Diagnosis & Tests
Exactly when do you go from having risk factors to having heart disease?
These links take you to information on the tests a doctor uses to diagnose
The first step is getting a doctor's exam. Here's a description of what the
doctor will do.
Whether you spell it EKG or ECG, it's an electrocardiogram. Learn the basics
Why get a chest X-ray? What happens? Click here for quick answers.
Does your heart respond well to exertion? That's what a stress test looks
for. Here's a straightforward description, including how to prepare for a
The head-up tilt table test is used to help find the cause of fainting
spells. Here's what you need to know.
There are several variations on the echocardiogram, or "echo," as
doctors call it. Learn about these ultrasound-like tests of the heart -- and
find out what to expect -- here.
Cardiac catheterization -- also called a coronary angiogram -- means running
a catheter into your heart. It's done to help doctors see what's going on in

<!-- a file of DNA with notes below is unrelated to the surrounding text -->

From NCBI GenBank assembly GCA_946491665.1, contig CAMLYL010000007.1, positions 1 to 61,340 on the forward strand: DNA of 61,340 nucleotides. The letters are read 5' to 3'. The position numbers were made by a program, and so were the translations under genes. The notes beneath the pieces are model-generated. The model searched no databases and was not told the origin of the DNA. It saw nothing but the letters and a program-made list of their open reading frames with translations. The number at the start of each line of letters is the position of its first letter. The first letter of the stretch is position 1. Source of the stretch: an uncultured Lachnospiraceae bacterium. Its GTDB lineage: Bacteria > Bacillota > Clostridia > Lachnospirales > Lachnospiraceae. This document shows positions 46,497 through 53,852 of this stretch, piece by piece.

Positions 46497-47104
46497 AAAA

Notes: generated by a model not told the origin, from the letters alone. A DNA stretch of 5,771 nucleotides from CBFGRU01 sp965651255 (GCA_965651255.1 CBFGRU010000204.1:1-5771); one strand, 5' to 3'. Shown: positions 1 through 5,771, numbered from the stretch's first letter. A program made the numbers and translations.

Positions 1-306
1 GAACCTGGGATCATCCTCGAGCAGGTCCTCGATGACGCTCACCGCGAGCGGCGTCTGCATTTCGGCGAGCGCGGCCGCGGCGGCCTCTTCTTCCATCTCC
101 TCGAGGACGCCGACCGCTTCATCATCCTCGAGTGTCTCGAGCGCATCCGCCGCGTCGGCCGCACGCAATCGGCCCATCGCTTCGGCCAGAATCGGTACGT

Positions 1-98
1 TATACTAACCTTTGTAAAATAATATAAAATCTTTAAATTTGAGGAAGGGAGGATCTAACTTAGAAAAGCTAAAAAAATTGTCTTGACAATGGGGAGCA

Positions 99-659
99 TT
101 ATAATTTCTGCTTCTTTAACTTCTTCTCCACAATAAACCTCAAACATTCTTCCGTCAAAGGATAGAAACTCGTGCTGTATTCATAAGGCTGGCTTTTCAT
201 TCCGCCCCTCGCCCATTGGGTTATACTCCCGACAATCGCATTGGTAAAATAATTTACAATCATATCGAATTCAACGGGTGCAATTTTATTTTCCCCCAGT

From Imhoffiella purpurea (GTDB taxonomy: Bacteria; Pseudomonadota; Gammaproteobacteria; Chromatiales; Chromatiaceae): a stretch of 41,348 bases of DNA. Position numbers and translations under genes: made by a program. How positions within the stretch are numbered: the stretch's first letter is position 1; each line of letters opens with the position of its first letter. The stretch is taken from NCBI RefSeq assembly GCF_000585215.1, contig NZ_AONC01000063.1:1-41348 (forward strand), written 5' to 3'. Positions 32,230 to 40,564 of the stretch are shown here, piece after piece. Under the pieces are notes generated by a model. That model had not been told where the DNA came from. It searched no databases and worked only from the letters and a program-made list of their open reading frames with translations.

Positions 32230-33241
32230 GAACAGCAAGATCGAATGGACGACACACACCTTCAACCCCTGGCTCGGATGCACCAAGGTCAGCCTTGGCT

there, and whether they need to operate. Here's where to learn about it.
Electrophysiology -- the EP test -- takes measurements of your heart rhythm
-- recording the electrical activity and pathways of your heart. Start
preparing for it by clicking here.
Computed tomography (CT scan) of the heart can visualize your heart’s
anatomy. Calcium-score heart scan and coronary CT angiography are just a few
types used to diagnose heart disease.
A myocardial biopsy is when a doctor uses a special catheter to remove a
piece of your heart tissue for examination. Click here to learn why it's
A heart MRI is a great way for doctors to get a look -- from the outside --
at how your heart is working. Read about it here.
Pericardiocentesis -- also called a pericardial tap -- means using a needle
to get a sample of the fluid in the sac surrounding the heart. Here's what you
need to know.